Bamboo is a flowering plant, which is a member of the family Poaceae (grasses).
Bamboo species number close to 1500 that are found in Sub-Saharan Africa, North and South America, Australia, as well as Asia. Bamboo typically grows under different climate conditions and on different attitudes, but the tropical climate is what it prefers most.
Bamboo is one of the most exploited plants on Earth primarily because it does not require too much of an effort to cultivate it. Besides the low maintenance cost, bamboo has numerous applications. It can be used in the construction industry, medicine, to produce woody projects of different kinds, or even as an ingredient in many delicious meals.
Interesting Facts About Bamboo
- – The size of bamboo depends on the species. Largest bamboo species can reach a height of up to 1300 feet.
- – Bamboo grows either as a tall, woody plant or a shorter, herbaceous plant.
- – Individual bamboo stems are referred to as culms that arise from underground rhizomes and subsequently emerge from the ground while fully developed.
- – Bamboo flowers are hardly ever seen. Some bamboo species develop flowers after 65 or even 120 years. One interesting fact about the flowering of bamboo is that all the plants of a particular bamboo species develop flowers at the same time irrespective of their location in the world.
- – Besides developing from rhizomes, bamboo can also develop from seeds that are arranged in clusters at the end of branches.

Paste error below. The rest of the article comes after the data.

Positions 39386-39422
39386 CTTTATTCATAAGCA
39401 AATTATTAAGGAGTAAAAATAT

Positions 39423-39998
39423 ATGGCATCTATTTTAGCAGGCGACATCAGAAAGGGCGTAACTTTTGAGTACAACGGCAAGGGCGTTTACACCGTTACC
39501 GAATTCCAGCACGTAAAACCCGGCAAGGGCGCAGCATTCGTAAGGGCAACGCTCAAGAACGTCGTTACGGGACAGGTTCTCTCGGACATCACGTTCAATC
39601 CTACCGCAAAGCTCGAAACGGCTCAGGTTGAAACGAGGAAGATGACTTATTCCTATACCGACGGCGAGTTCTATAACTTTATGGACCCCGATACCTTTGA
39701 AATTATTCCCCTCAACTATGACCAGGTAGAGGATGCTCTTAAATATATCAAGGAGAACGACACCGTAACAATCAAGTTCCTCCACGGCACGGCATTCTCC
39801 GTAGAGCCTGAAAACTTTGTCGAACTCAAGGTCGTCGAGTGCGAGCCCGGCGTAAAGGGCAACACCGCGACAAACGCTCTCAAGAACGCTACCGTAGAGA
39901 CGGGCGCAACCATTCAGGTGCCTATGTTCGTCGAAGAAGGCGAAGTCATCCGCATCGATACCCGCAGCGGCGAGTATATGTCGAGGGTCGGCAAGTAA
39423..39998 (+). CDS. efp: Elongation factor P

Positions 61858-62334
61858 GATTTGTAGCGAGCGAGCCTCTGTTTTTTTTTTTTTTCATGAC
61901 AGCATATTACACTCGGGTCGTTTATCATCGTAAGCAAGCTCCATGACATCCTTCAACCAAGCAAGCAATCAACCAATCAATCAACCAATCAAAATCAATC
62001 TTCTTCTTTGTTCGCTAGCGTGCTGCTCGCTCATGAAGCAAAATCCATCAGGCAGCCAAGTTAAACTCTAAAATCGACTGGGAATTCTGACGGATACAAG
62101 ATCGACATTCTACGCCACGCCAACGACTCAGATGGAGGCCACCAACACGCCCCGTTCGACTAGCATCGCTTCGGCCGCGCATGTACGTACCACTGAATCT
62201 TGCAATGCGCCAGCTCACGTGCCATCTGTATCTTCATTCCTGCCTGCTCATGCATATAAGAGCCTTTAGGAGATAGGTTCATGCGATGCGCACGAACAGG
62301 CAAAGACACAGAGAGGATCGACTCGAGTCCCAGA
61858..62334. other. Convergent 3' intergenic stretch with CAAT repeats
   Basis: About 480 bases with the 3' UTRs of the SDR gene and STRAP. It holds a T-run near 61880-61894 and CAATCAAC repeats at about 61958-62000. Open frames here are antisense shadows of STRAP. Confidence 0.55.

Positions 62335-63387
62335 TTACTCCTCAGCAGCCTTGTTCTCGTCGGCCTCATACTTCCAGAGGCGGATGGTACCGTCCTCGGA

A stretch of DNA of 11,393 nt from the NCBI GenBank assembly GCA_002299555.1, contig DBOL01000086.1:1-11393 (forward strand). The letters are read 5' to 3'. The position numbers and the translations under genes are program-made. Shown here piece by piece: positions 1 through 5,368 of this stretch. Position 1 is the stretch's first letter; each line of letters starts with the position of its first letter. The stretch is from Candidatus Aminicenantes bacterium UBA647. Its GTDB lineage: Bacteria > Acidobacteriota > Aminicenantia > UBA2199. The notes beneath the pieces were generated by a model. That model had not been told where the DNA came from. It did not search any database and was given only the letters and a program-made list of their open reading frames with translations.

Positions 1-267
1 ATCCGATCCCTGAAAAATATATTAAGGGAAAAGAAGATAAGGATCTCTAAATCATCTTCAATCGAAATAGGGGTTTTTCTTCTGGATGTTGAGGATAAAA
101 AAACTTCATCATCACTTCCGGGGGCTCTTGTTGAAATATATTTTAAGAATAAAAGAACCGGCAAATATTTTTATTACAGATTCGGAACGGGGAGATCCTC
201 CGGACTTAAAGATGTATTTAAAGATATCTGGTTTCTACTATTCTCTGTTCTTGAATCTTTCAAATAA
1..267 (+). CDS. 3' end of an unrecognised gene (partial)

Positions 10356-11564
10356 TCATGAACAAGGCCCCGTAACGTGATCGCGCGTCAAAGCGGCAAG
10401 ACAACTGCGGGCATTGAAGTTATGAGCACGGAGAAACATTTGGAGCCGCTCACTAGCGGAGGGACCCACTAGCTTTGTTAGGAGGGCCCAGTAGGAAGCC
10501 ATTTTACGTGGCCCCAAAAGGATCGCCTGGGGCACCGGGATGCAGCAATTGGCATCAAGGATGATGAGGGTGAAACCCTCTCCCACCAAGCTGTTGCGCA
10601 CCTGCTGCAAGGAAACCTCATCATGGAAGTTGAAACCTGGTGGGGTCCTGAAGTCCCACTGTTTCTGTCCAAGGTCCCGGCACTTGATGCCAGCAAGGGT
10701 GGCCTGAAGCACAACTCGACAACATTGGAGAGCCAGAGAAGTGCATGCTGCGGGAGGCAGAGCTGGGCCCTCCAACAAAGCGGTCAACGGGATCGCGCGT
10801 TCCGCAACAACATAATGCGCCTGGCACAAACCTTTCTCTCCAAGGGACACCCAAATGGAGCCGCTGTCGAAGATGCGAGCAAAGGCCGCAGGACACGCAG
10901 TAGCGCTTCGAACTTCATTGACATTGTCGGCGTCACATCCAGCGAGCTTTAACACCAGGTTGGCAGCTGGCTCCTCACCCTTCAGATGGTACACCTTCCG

- – The quickest growing plant on Earth is bamboo. It can actually grow 3 feet in height within 24 hours under the right climate conditions. It reaches maturity after only 3 to 5 years unlike other woody plants.
- – Bamboo absorbs more carbon dioxide and releases 30 percent more oxygen into the atmosphere compared to other plants. Due to these features, bamboo contributes significantly to the reduction in the amount of greenhouse gases in the atmosphere thus cleaning the air.
- – Bamboo doesn’t actually require fertilizers for optimal growth. Discarded bamboo leaves provide all the necessary nutrients once they start decomposing.
- – Bamboo has a strong and wide root system that holds the soil stable thus preventing erosion of the ground.
- – Bamboo is regularly used in Asian cuisine. It can be consumed in the form of a soup or served as a salad.
- – Young bamboo shoots contain taxiphyllin, which is a toxin. Due to this reason, bamboo should be cooked before consumption because high temperatures destroy the toxin.
- – Various animals on Earth use bamboo in their diet. The diet of a panda is based exclusively on bamboo while the mountain gorillas and Madagascan lemurs consume bamboo to enrich their regular diet.
- – Bamboo is used in folk medicine for treating infections as well as accelerating wound healing.
- – Bamboo has stronger structure than still and is regularly used in the building industry. Besides that, bamboo is used to manufacture furniture, floors, house walls, helmets, bicycle frames, and even skateboards.
- – In the wild bamboo can survive over 120 years.